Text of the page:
The statue comes more than a century after the first Buffalo Soldiers came to West Point.
West Point welcomed a new statue in honor of the Buffalo Soldiers, the first outdoor statue of a Black man at the Academy, The Washington Post reports.
Staff Sgt. Sanders H. Matthews Sr. was a proud Buffalo Soldier and the last known to serve at West Point. He had always dreamed of having a monument at the prestigious West Point honoring the work of the Buffalo Soldiers, serving 23 years as a soldier, most of it at West Point. He retired in 1962, becoming the first Black police officer in Highland Falls, NY, before returning to West Point as a campus bus driver in his later years. He also founded the Buffalo Soldiers Association of West Point in 2008.
U.S. Army Staff Sgt. Sanders H. Matthews Sr. Photo Courtesy of Aundrea Matthews
The Buffalo Soldiers were members of the all-Black 9th and 10th U.S. cavalry regiments, known for battling the Native Americans in the West during the late 1800s. The Cheyenne and Comanche tribes named them Buffalo Soldiers based on the similarities of skin tone and hair texture to the American bison. In 1907, a detachment of Buffalo Soldiers was assigned to West Point, the then-segregated military academy. They were responsible for teaching the cadets how to ride horses and relegated to doing menial work across campus. Previously, a white cavalry had been assigned the job, but they were undisciplined with low morale and a high turnover rate. When the Buffalo Soldiers arrived, the problem was solved. The group would go on to serve at West Point until 1947. The very next year, the Army was racially desegregated.
Now, a statue made in the likeness of Sgt. Matthews has come to West Point, honoring the rich legacy of the Buffalo Soldiers who served there, nearly 114 years after they first came. Matthews always wanted a monument on campus to celebrate their work, beginning the project before his death at 95 in 2016. Now, it’s finally come to fruition.
“It’s quite exhilarating, to say the least. That’s probably an understatement. They served…quietly, confidently, skillfully. They were standard-bearers,” said Army Maj. Gen. Fred Gorden, the first Black commandment of cadets at West Point.
West Point’s superintendent, the first African American to hold the title, Lt. Gen. Darryl A. Williams, echoed those sentiments, saying, “These Soldiers embodied the West Point motto of Duty, Honor, Country, and ideals of the Army. this monument will ensure that the legacy of Buffalo Soldiers is…revered, honored and celebrated while serving as an inspiration for the next generation of cadets.”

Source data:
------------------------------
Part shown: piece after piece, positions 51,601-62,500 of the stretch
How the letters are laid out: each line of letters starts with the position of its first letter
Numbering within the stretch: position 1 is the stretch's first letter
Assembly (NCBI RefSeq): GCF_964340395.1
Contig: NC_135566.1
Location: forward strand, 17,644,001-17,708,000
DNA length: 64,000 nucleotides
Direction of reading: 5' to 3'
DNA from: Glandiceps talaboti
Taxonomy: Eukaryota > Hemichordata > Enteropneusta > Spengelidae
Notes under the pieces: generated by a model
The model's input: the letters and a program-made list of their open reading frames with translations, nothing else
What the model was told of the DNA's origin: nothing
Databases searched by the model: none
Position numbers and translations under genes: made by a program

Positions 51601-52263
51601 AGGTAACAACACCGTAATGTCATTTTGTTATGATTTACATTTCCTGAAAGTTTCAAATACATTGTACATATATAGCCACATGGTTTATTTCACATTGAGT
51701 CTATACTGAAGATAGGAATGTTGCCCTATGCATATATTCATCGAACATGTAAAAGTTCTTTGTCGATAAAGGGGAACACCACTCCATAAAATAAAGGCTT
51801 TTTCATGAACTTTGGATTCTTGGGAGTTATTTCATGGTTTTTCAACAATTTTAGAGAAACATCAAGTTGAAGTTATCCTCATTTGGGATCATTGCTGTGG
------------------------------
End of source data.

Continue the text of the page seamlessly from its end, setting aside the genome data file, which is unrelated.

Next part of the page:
Sculptor Eddie Dixon created the statue in his studio in Lubbock, Texas. Dixon paid extra attention to detail, consulting with West Point historians and other experts to ensure the uniform and horse equipment was historically accurate. He recreated leggings similar to those worn by riders in 1907 and an 1885 McClellan style Saddle. He even managed to mimic a flag anchor in the rider’s right stirrup that would resemble one from 1904. Dixon also spent copious amounts of time looking through old photographs of Matthews to get his facial features precise.
Artist Eddie Dixon. Photo Courtesy of Jackie Molloy/The Washington Post
After the clay model was created over foam, molds were made, and the statue was cast in molten bronze at the Schaefer Art Bronze Casting in Arlington, Texas. It was then transported by truck, arriving recently to West Point, escorted by eight motorcycles from the National Association of Buffalo Soldiers and Troopers Motorcycle Club. The statue features Matthews riding a horse carrying a cavalry flag that reads “USMA Detachment.” Both Matthews and his wife of 75 years, Cora, are buried in the West Point cemetery.
The statue was a gift to the academy from Matthews organization, the Buffalo Soldiers Association of West Point, who took the initiative to raise nearly $1 million for the project. When the 2,000-pound statue arrived at West Point, Matthews granddaughter, Aundrea Matthews, greeted it.
“Here he is, West Point! He’s going to be watching forever,” Matthews said out loud as the crane lifted the statue of her beloved “Papoo.” Etched into the granite, it reads, “In Memory of the Buffalo Soldiers who served with the 9th and 10th Cavalry Regiments as part of the United States Military Academy Cavalry Detachment at West Point.”
Matthews, who also serves as cultural arts director for the corps of cadets at the Academy, spoke about the significance of her grandfather’s statue.
“Everybody has a right to have their story told because it’s a powerful story. Just what [the Buffalo Soldiers] endured, their determination, and their commitment to prove to the world that African American men can contribute and are viable citizens of this country…We talk about so much pain that Black men experience in America and all the judgments people make about them. But when you put this monument up there, you’re only going to be able to talk about their triumphs…their valor, their honor, their patriotism,” said Matthews.
The statue will be unveiled in a ceremony at West Point on September 10th.
Photo Courtesy of Jackie Molloy/The Washington Post